Divorce mediation and child custody disputes

by | Jun 23, 2014 | Child Custody, Divorce Mediation |

Child custody matters require preparation whether tried in court or in mediation. Though it’s often a contentious issue, it’s generally best for both parties if openness, patience and compromise are practiced.

Mediation is often a good forum for putting these traits into practice – especially when we are dealing with child custody and visitation issues. However, mediation also needs to be taken seriously as many California courts will give the mediator’s determination as concerns parenting plans a great deal of weight.

Even under less than ideal circumstances mediators can sometimes get parents to come to an agreement. Still, there are certain preparation tips that a parent can take to make the best of mediation including:

  • Knowing what you want from the process from the beginning and even outlining your primary concerns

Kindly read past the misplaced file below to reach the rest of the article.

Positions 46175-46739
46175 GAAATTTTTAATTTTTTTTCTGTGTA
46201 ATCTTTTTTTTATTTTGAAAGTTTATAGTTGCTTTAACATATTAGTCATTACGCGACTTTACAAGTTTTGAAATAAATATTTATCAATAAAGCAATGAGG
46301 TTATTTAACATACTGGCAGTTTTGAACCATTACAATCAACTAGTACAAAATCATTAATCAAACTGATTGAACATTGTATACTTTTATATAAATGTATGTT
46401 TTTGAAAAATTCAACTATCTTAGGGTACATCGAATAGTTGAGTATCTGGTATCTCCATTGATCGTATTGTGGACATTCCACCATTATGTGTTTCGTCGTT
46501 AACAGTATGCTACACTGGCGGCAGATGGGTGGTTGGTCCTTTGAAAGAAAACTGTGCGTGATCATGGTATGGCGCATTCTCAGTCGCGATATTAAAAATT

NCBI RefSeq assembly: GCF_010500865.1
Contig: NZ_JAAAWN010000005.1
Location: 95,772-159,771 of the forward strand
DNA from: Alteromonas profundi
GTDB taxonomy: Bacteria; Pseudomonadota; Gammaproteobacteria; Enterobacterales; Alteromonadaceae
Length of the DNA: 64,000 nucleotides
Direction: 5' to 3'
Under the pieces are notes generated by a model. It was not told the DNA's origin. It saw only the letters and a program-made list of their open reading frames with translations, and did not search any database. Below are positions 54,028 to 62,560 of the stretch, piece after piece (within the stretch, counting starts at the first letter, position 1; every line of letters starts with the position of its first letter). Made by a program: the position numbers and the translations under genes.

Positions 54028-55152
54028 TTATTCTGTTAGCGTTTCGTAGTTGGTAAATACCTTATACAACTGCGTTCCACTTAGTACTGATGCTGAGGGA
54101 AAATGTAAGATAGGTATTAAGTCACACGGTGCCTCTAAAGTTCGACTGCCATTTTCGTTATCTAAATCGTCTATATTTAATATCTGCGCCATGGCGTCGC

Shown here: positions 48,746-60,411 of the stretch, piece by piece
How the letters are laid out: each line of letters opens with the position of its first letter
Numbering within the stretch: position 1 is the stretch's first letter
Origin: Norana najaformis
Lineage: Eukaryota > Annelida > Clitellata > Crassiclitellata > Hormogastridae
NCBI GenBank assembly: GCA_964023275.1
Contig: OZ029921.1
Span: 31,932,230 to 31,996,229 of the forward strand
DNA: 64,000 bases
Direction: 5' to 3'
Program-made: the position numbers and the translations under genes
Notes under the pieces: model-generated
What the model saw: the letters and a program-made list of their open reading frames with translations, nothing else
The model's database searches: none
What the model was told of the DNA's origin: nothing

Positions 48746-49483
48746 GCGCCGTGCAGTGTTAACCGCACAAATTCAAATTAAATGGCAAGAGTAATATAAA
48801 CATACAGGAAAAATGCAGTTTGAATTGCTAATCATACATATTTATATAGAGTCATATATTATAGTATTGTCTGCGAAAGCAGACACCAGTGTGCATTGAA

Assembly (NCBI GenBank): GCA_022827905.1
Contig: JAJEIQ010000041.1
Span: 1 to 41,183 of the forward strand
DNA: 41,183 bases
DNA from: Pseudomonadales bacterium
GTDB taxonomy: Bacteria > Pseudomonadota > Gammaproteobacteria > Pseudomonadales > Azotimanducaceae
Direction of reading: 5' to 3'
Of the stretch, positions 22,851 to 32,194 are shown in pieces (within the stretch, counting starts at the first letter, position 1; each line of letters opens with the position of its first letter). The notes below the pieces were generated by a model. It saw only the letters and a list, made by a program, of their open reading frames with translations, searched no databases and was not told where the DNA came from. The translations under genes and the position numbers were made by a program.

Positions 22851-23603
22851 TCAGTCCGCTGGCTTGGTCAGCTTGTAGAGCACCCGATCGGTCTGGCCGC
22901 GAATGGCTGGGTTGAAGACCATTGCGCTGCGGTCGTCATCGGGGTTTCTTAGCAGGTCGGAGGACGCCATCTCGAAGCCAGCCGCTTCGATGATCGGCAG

• Talking out your concerns to a professional counselor prior to the mediation to help one make a better presentation
  • Speaking to the other parent in advance to resolve certain issues so that everything does not have to be addressed at the mediation

It’s always a plus to be informed about the mediation process. This can include knowing the rules, understanding what documents one can bring to the session and having possible contact information of individuals who may be able to provide guidance to the mediator.

Though expenses regarding divorce mediation are often a concern, it’s generally a less costly process than litigating the divorce. Mediation will also give both parties greater decision-making authority because the couple is in a greater position to work out the details through the help of a mediator rather than wait for the order of a judge.

However, whether a child custody matter is tried through mediation or litigation, the goal is the same – making certain that the best interests of the child are met. This should not be forgotten.

Source: Huffington Post, “Divorce Confidential: Preparing for Child Custody Mediation,” Caroline Choi, May 23, 2014